Structure and Mechanism of Git

Joint Development

Git is a distributed version control system that can record and manage change history of source code and documents.
This knowledge describes its structure and mechanism.

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Structure and mechanics of Git

We describe the directories and repositories used within Git as the structure and mechanism of Git.
The outline of each directory and repository, their relationships, and the commands to be linked is as follows.

Git Structure

We describe each directory and repository in detail based on the above structure diagram.

  • Local Environment
    • Since Git is a distributed version control system, you can copy the source to your local environment for simultaneous development.
    • The local environment uses a PC or a local server.
  • Shared Env.
    • It is a shared environment with a remote repository.
    • You may create a public server for the shared environment yourself. However, it is easy to manage by using cloud services such as GitHub, GitLab, and Cloud Source Repositories of GCP.
  • Repository
    • It is a place to record the status of files and directories. The state is retained as an update history. It is possible to manage under any directory.
    • The entity is the “.git” directory directly under the work tree. You can create a new repository just by copying the “.git” directory to another directory.
  • Local Repository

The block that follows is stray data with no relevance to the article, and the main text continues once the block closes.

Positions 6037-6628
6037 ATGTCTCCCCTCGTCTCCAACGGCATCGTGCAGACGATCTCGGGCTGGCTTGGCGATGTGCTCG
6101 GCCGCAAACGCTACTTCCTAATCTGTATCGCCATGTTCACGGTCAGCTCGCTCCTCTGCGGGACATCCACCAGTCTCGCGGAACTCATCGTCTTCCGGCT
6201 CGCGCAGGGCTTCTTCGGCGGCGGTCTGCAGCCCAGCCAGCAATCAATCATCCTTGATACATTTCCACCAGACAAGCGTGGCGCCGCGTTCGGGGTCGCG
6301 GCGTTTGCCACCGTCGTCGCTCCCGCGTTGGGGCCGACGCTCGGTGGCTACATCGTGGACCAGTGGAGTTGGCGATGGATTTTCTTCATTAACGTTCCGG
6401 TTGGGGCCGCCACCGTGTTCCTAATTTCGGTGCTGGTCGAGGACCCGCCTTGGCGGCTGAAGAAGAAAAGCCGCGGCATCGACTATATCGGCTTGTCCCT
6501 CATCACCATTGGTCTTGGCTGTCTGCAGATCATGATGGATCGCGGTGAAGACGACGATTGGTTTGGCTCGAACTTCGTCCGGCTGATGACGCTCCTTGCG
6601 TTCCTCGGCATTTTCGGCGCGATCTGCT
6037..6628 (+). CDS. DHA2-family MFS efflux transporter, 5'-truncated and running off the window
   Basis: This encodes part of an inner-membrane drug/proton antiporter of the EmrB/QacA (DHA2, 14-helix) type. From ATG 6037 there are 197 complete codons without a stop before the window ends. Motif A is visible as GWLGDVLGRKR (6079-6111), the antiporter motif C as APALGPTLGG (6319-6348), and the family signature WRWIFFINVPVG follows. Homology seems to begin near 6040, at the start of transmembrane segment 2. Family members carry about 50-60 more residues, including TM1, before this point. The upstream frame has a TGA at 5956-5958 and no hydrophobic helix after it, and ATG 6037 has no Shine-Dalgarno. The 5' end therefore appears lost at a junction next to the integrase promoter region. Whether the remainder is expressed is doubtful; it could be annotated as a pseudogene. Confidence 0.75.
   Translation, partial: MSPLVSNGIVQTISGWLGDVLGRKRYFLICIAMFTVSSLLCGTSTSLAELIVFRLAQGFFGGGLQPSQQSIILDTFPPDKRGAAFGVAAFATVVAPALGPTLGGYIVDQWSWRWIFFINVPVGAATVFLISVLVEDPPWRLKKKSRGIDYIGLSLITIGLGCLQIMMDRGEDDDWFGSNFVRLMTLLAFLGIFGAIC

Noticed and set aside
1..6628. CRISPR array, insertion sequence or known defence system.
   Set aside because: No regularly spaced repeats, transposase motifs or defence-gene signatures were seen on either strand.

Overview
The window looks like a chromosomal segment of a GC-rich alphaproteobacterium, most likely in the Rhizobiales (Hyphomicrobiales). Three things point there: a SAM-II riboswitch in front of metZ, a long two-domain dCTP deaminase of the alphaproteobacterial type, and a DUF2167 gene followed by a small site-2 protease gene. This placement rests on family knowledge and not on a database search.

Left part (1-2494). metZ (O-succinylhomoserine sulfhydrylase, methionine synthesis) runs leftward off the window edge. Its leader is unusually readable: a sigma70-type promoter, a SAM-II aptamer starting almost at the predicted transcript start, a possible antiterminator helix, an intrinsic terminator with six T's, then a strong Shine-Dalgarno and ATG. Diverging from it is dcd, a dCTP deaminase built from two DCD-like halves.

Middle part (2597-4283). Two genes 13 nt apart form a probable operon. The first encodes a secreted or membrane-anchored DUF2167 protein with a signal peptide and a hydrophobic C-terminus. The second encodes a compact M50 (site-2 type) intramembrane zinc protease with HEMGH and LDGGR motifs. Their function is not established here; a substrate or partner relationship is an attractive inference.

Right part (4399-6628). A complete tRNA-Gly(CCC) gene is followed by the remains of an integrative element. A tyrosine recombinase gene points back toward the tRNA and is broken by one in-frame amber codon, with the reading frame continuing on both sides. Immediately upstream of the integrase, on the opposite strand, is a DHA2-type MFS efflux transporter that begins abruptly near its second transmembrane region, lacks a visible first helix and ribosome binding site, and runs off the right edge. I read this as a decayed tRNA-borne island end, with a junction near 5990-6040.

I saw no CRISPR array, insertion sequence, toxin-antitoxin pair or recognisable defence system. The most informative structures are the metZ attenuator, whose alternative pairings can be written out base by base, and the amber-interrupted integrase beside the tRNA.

• It’s a locally placed repository.
    • It is often installed on a PC or local server.
  • Remote Repository
    • It is a repository that can be accessed externally and shared by multiple people.
    • You can also develop and set up a remote repository yourself. However, it is easy to manage by using cloud services such as GitHub, GitLab, and Cloud Source Repositories of GCP.
  • Worktree
    • It is a working directory.
    • It is a directory that manages the status and update history in Git. The updated contents under this directory will be managed.
    • If you create a worktree with “git clone” without specifying a name, the worktree name is the same as the remote repository name.
  • Index
    • It is an area where you can check and manage the updated information executed in the work tree before committing it to the local repository.
  • Branch
    • It branches the entire managed source so that it can be managed as a separate version. Because it is independent between different branches, updating a file on one branch does not affect the different branches.
    • The “master” branch is created by default. As a use case, you create a “develop” branch from the “master” branch. Then you can develop in the “develop” branch, merge it into the “master” branch at release, and commit.
    • “HEAD” represents the beginning of the branch in use. By default, it represents the beginning of “master”. You can change the branch by moving “HEAD”.
    • You can switch branch with “git checkout”.
  • Local Branch
    • It’s a branch in your local repository. The “master” branch is created by default.
  • Remote-tracking Branch
    • It’s a local branch that copies the state of a remote branch in a local repository.
    • The branch name is represented by “repository name / remote branch name”. For example, “origin / master” is a branch in a local repository that is a copy of the “master” branch of the default repository represented by “origin”.
  • Remote Branch
    • It’s a branch in a remote repository.

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